- Fri, February 03 2012
- Filed under: Nonprofit leadership
Today, I finished reading John Kotter’s book, A Sense of Urgency*. It’s full of good advice on how to spark a burning desire for your agenda. If you are frustrated, you should buy this book and read it right away.
What I learned was complacency and “false urgency” are the biggest barriers to getting things done. Complacency is comfort with the status quo, generated by past success or perceived success. False urgency by contrast comes from failure. It’s essentially unproductive panic and activity.
True urgency, on the other hand, is a very good thing. It is the visceral, highly motivated urge to do something important, day in and day out.
So how do you create that?
The single most important thing you can do is to appeal to the heart not just the head of your colleagues. (This reminds me of the elephant in Switch.) As Kotter says, “Excellent information, by itself, with the best data and logic, can win over minds and thoughts but rarely increases needed urgency… A logical case that is part of a heart-engaging experience can win over hearts and minds and increase needed urgency.”
He then told the story of a corporation spending months on strategy and consultants and committees to make his point in terms both vivid and scary.
He offers four key tactics. Here they are with my commentary:
1. Bring the outside in: Don’t just navel gaze! Reconnect internal reality with external opportunities and risks. Bring in emotionally compelling data, people, videos, sites and sounds. Put front and center stories of your customers, competitors, donors and beneficiaries. Send out scouts to experience front-line, real world circumstances.
2. Behave with urgency every day: Don’t be content - or anxious. Show the real sense of urgency - fire in the belly for a worthy and clear aim. Free up time in your day to think straight - because clutter and fatigue undermine urgency.
3. Find opportunity in crisis: Handled right and with caution, a crisis can destroy complacency and inspire sound action. But remember: Crises alone don’t create urgency - in fact, they can create paralysis. And manufactured crises create resentment. If you have a crisis, use it as a rallying point. If you don’t have one, don’t stand around waiting for one! Create urgency through other means.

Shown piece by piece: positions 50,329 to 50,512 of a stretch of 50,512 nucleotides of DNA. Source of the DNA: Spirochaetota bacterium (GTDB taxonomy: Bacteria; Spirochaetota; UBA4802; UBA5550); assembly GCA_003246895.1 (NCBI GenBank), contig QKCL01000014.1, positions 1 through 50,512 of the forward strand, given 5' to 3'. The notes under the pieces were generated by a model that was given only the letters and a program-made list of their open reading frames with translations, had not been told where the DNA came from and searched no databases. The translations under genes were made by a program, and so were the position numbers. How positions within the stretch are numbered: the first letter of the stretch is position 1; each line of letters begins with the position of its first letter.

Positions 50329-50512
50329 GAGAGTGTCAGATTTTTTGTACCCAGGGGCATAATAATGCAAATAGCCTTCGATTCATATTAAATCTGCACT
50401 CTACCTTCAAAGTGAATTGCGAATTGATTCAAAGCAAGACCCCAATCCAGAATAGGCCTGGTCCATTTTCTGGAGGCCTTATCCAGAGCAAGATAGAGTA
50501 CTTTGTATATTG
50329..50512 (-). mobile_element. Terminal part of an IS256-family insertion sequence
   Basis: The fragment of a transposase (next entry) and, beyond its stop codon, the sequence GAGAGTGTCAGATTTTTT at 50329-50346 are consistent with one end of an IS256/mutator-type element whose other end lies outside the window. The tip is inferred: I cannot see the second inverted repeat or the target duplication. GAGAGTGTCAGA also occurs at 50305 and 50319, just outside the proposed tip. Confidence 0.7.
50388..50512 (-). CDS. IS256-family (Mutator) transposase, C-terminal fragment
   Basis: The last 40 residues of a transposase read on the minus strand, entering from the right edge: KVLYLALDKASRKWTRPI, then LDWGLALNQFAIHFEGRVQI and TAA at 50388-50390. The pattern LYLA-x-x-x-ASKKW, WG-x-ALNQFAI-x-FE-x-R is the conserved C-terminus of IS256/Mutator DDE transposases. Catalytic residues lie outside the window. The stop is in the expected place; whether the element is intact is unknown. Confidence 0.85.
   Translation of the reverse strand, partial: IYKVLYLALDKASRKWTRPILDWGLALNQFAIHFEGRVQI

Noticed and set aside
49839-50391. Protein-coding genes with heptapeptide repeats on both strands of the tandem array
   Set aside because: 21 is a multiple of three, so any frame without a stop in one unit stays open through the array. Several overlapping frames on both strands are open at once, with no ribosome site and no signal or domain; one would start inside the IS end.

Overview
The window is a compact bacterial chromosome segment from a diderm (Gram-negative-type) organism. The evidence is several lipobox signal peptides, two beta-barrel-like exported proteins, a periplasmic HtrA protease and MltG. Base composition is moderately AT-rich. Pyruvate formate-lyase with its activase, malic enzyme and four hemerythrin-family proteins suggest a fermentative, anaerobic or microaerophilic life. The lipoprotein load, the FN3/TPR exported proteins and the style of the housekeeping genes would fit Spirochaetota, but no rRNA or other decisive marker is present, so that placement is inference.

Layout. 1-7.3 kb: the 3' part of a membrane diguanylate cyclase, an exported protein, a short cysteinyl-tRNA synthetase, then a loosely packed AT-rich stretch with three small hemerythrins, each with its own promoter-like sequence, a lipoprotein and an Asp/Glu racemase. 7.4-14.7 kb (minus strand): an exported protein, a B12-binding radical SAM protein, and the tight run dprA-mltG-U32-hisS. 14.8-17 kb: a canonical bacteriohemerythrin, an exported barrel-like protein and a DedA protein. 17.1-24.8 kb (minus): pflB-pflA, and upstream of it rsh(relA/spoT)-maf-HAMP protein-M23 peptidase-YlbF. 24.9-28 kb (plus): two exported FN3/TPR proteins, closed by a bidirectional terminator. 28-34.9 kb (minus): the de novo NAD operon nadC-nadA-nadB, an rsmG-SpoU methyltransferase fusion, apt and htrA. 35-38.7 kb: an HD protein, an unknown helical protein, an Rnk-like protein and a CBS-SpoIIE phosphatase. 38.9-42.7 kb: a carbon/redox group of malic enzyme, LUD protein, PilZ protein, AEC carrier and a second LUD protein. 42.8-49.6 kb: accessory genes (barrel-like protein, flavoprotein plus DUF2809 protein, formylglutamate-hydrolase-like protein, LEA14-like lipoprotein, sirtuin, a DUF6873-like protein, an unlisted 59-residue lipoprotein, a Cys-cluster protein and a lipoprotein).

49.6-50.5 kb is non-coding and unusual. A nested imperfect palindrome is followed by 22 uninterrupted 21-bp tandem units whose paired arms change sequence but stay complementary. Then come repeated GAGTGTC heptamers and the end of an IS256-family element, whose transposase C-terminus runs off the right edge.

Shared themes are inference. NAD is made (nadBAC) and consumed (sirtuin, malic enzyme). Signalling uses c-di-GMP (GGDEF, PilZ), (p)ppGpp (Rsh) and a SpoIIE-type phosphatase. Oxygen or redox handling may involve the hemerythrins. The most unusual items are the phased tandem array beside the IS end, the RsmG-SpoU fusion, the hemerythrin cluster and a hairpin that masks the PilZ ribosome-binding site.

4. Deal with the Nonos: Remove or neutralize those who are complacent or creating destructive, false urgency. The NoNo is ready with ten reasons why the current situation is fine, why your problems don’t exist or why you need more data before you do anything. A skeptic is fine - even good. But NoNos aren’t about healthy questioning. They’re about automatically shooting down change. Kotter says not to bother co-opting a NoNo - it won’t work. Nor will ignoring them, because they are good at creating mischief, not to mention organizational civil war. So what do you do? He offers three options:
NoNo Option A: Distraction. Send the NoNo on a special assignment suited to her skills or give them lots of other work. Or get them riled up about something else.
NoNo Option B: Removal. Fire the NoNo.
NoNo Option C: Immobilization. Kotter says “lightweight” NoNos can be exposed in public and social pressures can be used to neutralize their behavior. But calling out someone only works if they aren’t powerful or hard core.
Of course, if you do all of this, you will be successful - and generate a new round of complacency, Kotter points out. So you have to keep working the tactics, again and again. Urgency is needed all along the way. Sigh. The work of a change agent is never done, my friends!
*Hat tip to birthday girl Jocelyn Harmon for giving me a copy of this excellent book!